I'm Steven Van Yoder, founder of Global Initiative to Advance Entrepreneurship (GIVE), a nonprofit 501c3 I founded a few years ago to address poverty in the developing world. My organization targets the poorest of the poor, boosting entrepreneurship in targeted countries via an innovative model that emphasizes business skills training for microentrepreneurs, and community economic development that meets local needs.
I was inspired to found this organization after several trips to developing countries. The most poignant moment came when visiting Bali, Indonesia in November 2001 (two months after the 9/11 attacks). I saw the effects on the local economy that resulted from a downward dip in tourism. As a marketing consultant, I also appreciate how local businesses, lacking marketing savvy, set themselves up for unnecessary challenges.
At this time I met and became friends with a bright, motivated taxi driver while on that trip. I spent a week with him touring the island and sold him on the benefits of promoting himself as a local tour guide, rather than a dime-a-dozen taxi driver.
I taught him basic marketing skills, such as keeping in touch by email with clients. I helped him print his business cards and design a simple website. In subsequent visits, I saw how mentoring had helped his business flourish, and appreciated how the poor often benefit more from acquiring intellectual capital rather than handouts or loans.
Making Microfinance Better
Since GIVE's inception, microcredit has become a household word, due in part to Mohammad Yunus winning the noble prize in 2006, and microlending website Kiva growing in popularity. Though this recent spotlight on poverty is promising, it's also helped microcredit become seen by many as a panacea for poverty, an oversimplification to a complex situation.
Microlending is seductive because it's seen as an alternative to charity that encourages personal responsibility and dignity by helping the poor gain needed credit, rather than handouts. Unfortunately, many studies challenge microcredit has been oversold, showing that small loans, by themselves, are not truly lifting the poor out of poverty.
The microfinance industry tends to measure its success in terms of loan payback rates and general social improvement, not the degree by which poor borrowers build successful businesses. Moreover, modern the modern microfinance industry has not implemented strategies to ensure their borrowers' businesses grow and prosper while measuring the degree that borrowers move out of poverty.
GIVE plans to step in and bridge this gap. By working through established Microfinance Institutions (MFIs) and poverty-focused groups, GIVE seeks to strengthen their impact and bring needed ideas, resources and training to partner staff and borrowers.
A Holistic Model for Poverty Alleviation
GIVE pursues a client-centered approach to poverty alleviation that complements and strengthens the impact of our microfinance partners.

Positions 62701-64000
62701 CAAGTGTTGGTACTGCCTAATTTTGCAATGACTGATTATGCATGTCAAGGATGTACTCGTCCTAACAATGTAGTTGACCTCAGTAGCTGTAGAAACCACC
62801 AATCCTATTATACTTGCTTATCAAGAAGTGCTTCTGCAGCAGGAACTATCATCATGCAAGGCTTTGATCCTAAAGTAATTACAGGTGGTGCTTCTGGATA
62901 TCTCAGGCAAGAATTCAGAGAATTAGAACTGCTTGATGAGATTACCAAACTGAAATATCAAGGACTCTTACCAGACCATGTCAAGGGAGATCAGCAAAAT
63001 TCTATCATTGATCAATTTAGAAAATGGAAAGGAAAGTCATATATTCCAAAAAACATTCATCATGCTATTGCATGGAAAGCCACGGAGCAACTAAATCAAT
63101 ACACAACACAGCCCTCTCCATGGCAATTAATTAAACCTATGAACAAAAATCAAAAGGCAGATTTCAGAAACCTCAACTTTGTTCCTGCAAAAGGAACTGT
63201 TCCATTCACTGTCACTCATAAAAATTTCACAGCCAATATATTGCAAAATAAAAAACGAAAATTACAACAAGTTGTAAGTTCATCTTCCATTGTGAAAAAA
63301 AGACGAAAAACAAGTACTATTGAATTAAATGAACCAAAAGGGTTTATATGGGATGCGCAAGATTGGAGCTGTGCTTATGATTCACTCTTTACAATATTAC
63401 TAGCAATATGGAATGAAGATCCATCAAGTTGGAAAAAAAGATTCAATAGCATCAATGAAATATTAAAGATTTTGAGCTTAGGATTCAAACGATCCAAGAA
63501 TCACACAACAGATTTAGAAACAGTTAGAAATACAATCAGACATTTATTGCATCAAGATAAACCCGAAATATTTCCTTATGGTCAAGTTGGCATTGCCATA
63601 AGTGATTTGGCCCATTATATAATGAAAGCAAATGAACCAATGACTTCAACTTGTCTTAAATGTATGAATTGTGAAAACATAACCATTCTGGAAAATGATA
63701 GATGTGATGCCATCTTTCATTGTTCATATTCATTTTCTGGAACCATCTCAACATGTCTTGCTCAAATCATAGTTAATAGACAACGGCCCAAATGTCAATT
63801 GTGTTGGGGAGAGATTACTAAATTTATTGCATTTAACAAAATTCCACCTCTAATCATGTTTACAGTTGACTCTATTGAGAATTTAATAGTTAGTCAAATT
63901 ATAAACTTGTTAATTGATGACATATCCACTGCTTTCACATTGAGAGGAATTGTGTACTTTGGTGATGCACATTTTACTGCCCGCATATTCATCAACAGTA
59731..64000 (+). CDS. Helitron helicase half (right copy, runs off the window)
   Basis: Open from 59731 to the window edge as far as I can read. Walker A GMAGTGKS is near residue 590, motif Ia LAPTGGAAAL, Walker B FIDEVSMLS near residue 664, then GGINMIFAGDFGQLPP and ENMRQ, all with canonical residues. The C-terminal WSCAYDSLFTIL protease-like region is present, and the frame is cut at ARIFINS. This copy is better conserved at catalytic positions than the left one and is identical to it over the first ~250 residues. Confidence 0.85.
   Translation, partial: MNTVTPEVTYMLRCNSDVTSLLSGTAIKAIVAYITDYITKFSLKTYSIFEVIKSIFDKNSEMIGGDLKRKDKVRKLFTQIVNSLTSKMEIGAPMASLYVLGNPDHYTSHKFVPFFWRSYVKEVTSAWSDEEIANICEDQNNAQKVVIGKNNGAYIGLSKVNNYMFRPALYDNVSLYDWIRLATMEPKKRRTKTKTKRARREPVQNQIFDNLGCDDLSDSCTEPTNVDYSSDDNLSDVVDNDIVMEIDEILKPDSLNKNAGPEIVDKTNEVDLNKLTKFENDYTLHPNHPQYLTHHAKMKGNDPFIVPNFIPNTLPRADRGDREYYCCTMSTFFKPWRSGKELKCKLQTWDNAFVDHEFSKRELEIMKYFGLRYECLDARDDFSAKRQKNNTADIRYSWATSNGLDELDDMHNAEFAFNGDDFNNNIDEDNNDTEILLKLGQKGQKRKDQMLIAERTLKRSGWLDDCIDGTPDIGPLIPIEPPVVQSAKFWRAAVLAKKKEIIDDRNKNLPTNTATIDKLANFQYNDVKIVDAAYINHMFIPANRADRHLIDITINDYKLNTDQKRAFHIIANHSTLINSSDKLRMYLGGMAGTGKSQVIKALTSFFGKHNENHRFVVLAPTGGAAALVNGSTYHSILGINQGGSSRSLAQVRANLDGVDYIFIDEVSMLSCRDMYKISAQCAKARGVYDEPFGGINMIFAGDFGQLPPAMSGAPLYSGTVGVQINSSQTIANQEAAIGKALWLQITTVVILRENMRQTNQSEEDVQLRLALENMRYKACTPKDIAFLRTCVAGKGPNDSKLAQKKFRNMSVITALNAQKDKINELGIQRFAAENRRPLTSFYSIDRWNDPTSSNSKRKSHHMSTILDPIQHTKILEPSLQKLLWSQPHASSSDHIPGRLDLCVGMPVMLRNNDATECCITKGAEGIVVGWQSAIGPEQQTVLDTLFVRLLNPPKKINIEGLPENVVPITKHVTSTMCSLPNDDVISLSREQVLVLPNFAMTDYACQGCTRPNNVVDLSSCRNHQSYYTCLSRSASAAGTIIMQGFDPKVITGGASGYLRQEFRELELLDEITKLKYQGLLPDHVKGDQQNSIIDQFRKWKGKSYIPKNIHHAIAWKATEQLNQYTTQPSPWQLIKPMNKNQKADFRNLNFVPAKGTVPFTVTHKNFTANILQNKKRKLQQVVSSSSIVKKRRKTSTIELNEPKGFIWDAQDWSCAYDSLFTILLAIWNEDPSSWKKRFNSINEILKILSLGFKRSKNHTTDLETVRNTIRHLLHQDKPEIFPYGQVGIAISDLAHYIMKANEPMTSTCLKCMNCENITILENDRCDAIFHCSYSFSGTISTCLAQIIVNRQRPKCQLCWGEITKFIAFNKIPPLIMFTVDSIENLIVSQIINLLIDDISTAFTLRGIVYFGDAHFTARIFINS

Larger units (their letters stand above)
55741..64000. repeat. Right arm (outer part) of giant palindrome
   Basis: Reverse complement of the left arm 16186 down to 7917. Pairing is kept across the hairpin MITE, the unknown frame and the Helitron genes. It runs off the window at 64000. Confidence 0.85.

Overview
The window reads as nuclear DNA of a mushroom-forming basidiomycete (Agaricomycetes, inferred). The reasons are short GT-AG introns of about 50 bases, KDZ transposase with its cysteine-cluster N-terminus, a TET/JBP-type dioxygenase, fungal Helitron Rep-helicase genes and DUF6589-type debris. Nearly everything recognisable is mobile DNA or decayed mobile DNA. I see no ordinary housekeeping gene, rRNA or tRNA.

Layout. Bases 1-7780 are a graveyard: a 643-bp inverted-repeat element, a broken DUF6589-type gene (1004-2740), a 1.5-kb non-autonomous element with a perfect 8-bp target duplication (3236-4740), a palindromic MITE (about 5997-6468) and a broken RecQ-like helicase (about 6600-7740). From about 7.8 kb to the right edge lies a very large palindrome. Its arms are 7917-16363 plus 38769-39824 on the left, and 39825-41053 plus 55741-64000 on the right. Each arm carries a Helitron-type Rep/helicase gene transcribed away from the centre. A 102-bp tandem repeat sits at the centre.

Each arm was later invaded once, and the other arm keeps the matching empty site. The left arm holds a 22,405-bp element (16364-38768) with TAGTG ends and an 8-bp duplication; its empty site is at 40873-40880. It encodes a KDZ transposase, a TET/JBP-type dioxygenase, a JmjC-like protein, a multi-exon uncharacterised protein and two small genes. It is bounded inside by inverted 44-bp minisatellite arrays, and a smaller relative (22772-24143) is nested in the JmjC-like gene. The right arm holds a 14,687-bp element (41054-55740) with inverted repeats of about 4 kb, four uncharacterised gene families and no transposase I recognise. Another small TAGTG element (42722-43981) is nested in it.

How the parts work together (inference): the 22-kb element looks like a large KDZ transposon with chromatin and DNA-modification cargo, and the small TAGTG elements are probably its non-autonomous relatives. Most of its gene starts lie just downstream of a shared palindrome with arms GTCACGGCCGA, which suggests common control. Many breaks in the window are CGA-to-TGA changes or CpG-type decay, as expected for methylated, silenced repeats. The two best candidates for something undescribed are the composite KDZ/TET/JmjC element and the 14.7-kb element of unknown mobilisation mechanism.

Through entrepreneurship training, general financial education, mentoring, and building alliances between local and international businesses, GIVE seeks to alleviate poverty in the lives of individual microentrepreneurs and throughout entire local communities.
GIVE pursues a holistic poverty alleviation model for providing nonfinancial services, including business skills training, community economic development and family wellness and social development. Our programs are designed to assist the poor with a more effective model for growing small businesses in poverty-stricken parts of the world.
GIVE is currently forming a microfinance institution partnership network in SE Asia and piloting several projects throughout the region. Our goal throughout 2010-2011 is developing a working model for providing comprehensive services to the poor that can then be scaled and expanded globally so that microentrepreneurs will be able to receive the skills they need for real success, not just loan repayment.
GIVE's Entrepreneurship Center model constitutes the flagship from which other GIVE programs will be delivered. Entrepreneurship Centers are modeled on successful business support centers that now exist in the USA, such as the US Small Business Administration (SBA), and provide a range of nonfinancial services to our field partners and their borrowers.
Want to Join Us?
GIVE is seeking volunteers and advisors for key areas of its new programs. We need a wealth of expertise and welcome inquires from anyone interested in helping us expand this working model for twenty-first century poverty alleviation.
Moreover, to support our efforts at financial self-sufficiency, GIVE is developing an Adopt A Community sponsorship program that will be marketed to small businesses and multinational companies with a stake in targeted communities, and to individual and companies, both small and large, that would like to support GIVE community programs as part of their Corporate Social Responsibility (CSR) efforts.
If you are interested in learning more or getting involved as a partner, volunteer or supporter, visit our Get Involved page.
Finally, you can keep up with GIVE, and learn more about our current programs, by subscribing to our blog.